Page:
Okay, so you are officially engaged and planning your wedding – that is great! As you peruse the shelves of your local bookstore, you will notice many volumes that address wedding etiquette. You may wonder who actually reads them, and if etiquette is really relevant to the modern bride and groom. The answer is: Yes!
The first thing to put to bed is the notification that the goal of etiquette is to dictate that fork to use, or that that is about catching other people using the "wrong" fork. Although you will certainly find a section in most etiquette books about how to set a table, that is not the goal of etiquette at all. The main purpose of etiquette is to help a person move through social interactions with a level of comfort. The corollary to that is that one of the main points of good manners is that you also are concerned with making those around you feel comfortable as well.
The other thing that etiquette does is give you a framework for how to do things, especially when it comes to special occasions like weddings. No, there is no law that you have to follow the dictates of etiquette, but if you choose not to, that means that you will have to re-invent the wheel for your wedding. In other words, instead of following tradition for your ceremony and reception, you will have to come up with a plan for every aspect of the day, from the order in which the bridal party walks down the aisle to the vows to the order in which The reception takes place. Who has time to put all of that energy into creating a new plan, when you can look up a perfectly fine one in any wedding etiquette book?
What many couples choose to do is use the basic principles of wedding etiquette, while still putting their own unique touches on their event. One of the most common examples of this is when the bride and groom write their own vows. They can still hold the ceremony in the usual order, but at the same time personalize it to make it their own.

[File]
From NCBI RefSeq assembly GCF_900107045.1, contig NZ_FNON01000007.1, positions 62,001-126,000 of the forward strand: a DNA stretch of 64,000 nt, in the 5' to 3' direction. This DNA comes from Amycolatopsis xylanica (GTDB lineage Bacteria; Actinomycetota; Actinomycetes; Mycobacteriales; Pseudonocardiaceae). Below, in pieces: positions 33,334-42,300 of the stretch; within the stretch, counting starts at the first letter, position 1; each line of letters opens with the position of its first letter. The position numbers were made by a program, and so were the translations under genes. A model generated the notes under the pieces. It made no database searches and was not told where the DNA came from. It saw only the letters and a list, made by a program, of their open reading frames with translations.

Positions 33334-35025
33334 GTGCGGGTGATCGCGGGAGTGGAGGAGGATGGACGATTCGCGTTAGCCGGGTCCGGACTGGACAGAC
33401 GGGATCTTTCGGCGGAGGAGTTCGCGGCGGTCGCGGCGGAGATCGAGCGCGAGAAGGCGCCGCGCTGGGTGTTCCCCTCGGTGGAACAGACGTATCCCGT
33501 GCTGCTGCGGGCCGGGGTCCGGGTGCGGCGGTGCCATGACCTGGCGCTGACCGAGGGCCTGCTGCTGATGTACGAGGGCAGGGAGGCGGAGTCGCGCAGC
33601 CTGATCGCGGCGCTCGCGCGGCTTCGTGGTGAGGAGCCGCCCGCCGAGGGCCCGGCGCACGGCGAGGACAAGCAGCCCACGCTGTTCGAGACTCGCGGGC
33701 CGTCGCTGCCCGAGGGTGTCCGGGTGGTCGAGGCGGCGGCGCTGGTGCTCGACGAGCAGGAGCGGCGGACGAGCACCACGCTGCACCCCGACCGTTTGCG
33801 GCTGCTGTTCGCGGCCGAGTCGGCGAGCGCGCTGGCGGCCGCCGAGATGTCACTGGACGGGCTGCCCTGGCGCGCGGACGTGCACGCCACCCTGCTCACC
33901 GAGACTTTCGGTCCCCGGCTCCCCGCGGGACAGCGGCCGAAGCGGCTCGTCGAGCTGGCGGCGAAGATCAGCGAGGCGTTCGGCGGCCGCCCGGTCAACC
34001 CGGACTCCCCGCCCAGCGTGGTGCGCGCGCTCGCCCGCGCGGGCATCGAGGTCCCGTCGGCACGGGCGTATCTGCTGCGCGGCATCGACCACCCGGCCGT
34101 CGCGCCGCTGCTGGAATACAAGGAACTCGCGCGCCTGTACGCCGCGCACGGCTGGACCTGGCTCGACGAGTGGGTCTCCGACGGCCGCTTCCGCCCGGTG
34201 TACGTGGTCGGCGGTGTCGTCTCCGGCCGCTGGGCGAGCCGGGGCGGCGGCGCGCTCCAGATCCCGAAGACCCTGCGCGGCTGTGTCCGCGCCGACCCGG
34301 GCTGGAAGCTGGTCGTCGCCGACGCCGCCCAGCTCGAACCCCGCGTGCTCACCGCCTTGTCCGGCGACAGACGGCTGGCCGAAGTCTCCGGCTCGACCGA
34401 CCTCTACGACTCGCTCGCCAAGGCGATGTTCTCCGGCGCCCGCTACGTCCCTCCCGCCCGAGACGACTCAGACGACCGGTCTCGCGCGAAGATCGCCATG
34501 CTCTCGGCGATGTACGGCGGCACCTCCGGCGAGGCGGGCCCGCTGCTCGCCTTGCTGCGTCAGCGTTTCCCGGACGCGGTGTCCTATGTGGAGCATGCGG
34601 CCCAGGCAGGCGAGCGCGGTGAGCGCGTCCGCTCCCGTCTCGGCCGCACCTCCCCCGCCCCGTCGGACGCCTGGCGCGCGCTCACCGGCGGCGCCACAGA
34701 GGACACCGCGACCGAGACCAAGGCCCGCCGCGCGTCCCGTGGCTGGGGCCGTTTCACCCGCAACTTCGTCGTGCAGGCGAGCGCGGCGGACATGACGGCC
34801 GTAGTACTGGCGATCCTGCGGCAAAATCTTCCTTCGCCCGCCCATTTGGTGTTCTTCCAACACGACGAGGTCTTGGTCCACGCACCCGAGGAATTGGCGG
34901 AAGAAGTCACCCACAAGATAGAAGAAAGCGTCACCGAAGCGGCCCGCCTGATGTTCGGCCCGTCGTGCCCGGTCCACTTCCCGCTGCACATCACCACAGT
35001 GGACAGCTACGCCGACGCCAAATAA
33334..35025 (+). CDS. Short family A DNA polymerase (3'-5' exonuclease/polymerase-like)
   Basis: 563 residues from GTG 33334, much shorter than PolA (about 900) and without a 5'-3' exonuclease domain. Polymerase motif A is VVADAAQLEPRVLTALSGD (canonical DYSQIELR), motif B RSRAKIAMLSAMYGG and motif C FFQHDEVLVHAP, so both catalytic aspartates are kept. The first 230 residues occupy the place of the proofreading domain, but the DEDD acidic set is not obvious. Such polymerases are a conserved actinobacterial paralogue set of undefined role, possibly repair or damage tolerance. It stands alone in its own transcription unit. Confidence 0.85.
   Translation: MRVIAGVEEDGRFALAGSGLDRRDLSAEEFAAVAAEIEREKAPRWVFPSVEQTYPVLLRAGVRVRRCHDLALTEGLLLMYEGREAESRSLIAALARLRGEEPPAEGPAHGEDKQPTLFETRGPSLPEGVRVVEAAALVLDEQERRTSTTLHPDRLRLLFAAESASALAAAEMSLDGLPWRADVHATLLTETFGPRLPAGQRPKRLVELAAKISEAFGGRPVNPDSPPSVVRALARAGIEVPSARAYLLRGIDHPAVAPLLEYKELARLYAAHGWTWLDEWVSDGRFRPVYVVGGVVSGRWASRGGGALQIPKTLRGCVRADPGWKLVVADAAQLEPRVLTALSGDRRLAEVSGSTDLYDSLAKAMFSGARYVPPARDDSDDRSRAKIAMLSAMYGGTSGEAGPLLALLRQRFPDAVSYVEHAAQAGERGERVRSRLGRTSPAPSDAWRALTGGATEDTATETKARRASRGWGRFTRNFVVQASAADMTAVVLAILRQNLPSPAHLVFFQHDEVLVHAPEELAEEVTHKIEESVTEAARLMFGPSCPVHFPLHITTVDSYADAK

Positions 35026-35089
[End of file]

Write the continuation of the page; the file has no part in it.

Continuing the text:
Sometimes couples will try to say that etiquette is old-fashioned and unimportant when what they are really trying to do is get out of certain tasks. This happens a lot when it comes to the thank you notes for wedding gifts. As long as giving gifts is still in style, then so are thank you notes (notice that I said notes, not emails!). Do you really believe that your mother-in-law does not care if you thank her for getting you the custom bridal jewelry that you had your eye on? When someone gives you a gift for your wedding, whether it is something very special like custom bridal jewelry or more mundane like a set of placemats, they will still appreciate it if you take five minutes to drop them a line of thanks.
Wedding etiquette can also be a useful tool to resolve family disputes in a neutral way. Let's say that the bride's step-mother has decided to wear an ivory floor length dress to her wedding. The bride may be afraid of being upstaged, and yet she is unsure about how to bring up the subject with her step-mother without causing a big argument. Instead of getting into a battle, the bride can simply put the blame on etiquette: "Oh, I would not mind if you wore an ivory dress to my wedding, but etiquette says that it simply is not done!".
Now that you know all that etiquette can do to make your wedding run more smoothly, why would not you want to let it be your guide to wedding planning? It will make your life easier and your wedding more gracious. What bride would not love that?